From your post it sounds like you've lost some muscle strength. Which muscles may I ask? That can indicate continued compression but if you are gaining strength back that is a good sign. You also have severe narrowing of the neural foramen which, regardless of PT or other conservative measures, may cause persistent compression. If that is the case, you'll have to make a decision about surgery to relieve the compression. I've seen studies that suggest that most radiculopathies resolve within 2 - 3 months if they are going to but that would be something to discuss with your spine surgeon, especially if you have continued weakness (which can become permanent).

    Nearly all of the surgeons/neuros I've seen as well as my GP view surgery as a last resort for radiculopathies. There is a range of opinions on this as well as surgical techniques and such, so if surgery is ever recommended I strongly suggest a 2nd (and maybe more) opinion. It is possible in your case, since you have only the single herniation, that should you need surgery they could do an ADR (anterior disc replacement) which is less invasive then a fusion. Only some surgeons do these, which is one reason to have multiple opinions when it comes to surgery.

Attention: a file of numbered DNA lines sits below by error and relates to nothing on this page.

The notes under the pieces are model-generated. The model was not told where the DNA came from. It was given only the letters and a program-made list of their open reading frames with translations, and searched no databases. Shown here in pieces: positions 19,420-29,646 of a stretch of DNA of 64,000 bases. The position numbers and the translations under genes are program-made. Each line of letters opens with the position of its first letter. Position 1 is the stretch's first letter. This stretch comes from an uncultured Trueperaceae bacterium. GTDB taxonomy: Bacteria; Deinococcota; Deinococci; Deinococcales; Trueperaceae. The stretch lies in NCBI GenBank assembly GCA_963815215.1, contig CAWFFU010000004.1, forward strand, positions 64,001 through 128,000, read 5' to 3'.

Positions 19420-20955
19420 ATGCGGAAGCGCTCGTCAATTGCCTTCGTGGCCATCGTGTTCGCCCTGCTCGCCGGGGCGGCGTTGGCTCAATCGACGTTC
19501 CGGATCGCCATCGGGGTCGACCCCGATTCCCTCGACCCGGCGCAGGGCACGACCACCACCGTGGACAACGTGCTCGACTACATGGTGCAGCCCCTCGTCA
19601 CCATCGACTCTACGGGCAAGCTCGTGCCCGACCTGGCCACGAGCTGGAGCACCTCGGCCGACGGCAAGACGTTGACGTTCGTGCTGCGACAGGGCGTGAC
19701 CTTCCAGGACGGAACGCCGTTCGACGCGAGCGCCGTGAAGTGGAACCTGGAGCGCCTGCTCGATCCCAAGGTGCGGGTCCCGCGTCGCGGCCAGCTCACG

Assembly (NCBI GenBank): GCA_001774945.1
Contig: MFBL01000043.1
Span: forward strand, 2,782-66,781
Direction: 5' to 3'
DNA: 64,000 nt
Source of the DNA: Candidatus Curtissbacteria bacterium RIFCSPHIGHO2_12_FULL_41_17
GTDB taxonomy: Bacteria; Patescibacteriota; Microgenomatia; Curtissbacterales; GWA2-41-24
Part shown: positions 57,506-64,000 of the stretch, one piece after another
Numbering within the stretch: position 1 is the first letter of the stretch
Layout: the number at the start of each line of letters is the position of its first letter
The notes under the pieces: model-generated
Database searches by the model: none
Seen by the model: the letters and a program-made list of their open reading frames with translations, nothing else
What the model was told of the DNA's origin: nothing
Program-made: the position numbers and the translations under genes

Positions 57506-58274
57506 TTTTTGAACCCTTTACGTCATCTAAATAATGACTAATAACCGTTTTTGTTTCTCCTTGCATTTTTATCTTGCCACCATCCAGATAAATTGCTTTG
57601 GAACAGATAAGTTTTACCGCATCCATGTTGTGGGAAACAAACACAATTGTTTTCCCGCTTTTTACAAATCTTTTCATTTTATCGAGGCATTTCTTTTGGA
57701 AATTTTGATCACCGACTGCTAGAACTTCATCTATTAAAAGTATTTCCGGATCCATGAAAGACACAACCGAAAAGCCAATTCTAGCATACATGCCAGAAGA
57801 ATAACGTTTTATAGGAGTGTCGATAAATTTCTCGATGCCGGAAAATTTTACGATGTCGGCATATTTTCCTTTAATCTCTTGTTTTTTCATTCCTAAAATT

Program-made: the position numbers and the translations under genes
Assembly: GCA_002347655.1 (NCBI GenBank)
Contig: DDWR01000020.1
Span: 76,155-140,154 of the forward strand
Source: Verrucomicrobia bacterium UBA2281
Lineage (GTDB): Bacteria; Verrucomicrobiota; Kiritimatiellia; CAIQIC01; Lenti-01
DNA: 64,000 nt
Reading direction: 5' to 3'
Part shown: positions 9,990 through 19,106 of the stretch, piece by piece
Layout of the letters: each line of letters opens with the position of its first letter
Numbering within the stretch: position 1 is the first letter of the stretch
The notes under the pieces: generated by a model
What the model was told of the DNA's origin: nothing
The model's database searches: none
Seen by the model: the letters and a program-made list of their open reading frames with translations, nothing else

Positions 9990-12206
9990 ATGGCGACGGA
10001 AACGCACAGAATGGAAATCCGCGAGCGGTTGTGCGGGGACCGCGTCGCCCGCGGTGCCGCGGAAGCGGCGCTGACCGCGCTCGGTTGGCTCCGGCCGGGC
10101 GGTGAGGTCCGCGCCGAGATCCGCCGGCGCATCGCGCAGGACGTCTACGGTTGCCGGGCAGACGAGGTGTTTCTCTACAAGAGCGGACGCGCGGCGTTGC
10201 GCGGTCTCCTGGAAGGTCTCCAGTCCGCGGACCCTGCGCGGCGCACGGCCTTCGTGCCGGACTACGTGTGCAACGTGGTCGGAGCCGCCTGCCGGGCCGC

I wouldn't worry too much about fusions until your surgeon and you agree you need one. In general though, they are quite successful with one large study showing persistent very favorable outcomes in about 70% of patients after a mean follow up of 13 years. The main long-term complication of fusions is degeneration of the segments above and below the fused ones due to added stress. This happens in about 25% of cases over 8 years (according to a long term study). This may or may not lead to requiring more surgeries.

    Overall, I'd say the fact that your pain is better and your strength improving are good signs after 4 weeks. If that improvement stops short of your expectations, cervical traction and steroid injections are other possible conservative options to discuss with your spine specialist.

    Good Luck...